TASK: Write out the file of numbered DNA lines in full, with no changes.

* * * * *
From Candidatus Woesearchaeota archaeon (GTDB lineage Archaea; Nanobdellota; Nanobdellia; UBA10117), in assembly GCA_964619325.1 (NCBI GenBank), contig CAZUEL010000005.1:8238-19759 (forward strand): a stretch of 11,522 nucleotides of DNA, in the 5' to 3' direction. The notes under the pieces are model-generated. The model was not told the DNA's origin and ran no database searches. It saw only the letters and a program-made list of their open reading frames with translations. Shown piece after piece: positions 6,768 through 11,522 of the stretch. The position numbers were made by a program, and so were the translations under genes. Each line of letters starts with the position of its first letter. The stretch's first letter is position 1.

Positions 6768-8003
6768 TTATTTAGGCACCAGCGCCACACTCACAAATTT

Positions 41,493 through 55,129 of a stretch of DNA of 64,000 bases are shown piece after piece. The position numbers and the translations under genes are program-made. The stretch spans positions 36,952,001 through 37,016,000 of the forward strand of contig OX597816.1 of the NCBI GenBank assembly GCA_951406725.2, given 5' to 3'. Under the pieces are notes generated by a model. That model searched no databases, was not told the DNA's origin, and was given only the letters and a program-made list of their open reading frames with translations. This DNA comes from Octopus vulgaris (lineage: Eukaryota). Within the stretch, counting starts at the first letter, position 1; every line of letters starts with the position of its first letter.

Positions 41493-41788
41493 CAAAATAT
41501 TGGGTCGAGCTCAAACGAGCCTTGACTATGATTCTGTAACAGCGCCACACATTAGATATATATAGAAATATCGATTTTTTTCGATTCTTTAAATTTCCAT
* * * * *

From Candidatus Woesearchaeota archaeon (GTDB lineage Archaea; Nanobdellota; Nanobdellia; UBA10117), in assembly GCA_964619325.1 (NCBI GenBank), contig CAZUEL010000005.1:8238-19759 (forward strand): a stretch of 11,522 nucleotides of DNA, in the 5' to 3' direction. The notes under the pieces are model-generated. The model was not told the DNA's origin and ran no database searches. It saw only the letters and a program-made list of their open reading frames with translations. Shown piece after piece: positions 6,768 through 11,522 of the stretch. The position numbers were made by a program, and so were the translations under genes. Each line of letters starts with the position of its first letter. The stretch's first letter is position 1.

Positions 6768-8003
6768 TTATTTAGGCACCAGCGCCACACTCACAAATTT

Positions 41,493 through 55,129 of a stretch of DNA of 64,000 bases are shown piece after piece. The position numbers and the translations under genes are program-made. The stretch spans positions 36,952,001 through 37,016,000 of the forward strand of contig OX597816.1 of the NCBI GenBank assembly GCA_951406725.2, given 5' to 3'. Under the pieces are notes generated by a model. That model searched no databases, was not told the DNA's origin, and was given only the letters and a program-made list of their open reading frames with translations. This DNA comes from Octopus vulgaris (lineage: Eukaryota). Within the stretch, counting starts at the first letter, position 1; every line of letters starts with the position of its first letter.

Positions 41493-41788
41493 CAAAATAT
41501 TGGGTCGAGCTCAAACGAGCCTTGACTATGATTCTGTAACAGCGCCACACATTAGATATATATAGAAATATCGATTTTTTTCGATTCTTTAAATTTCCAT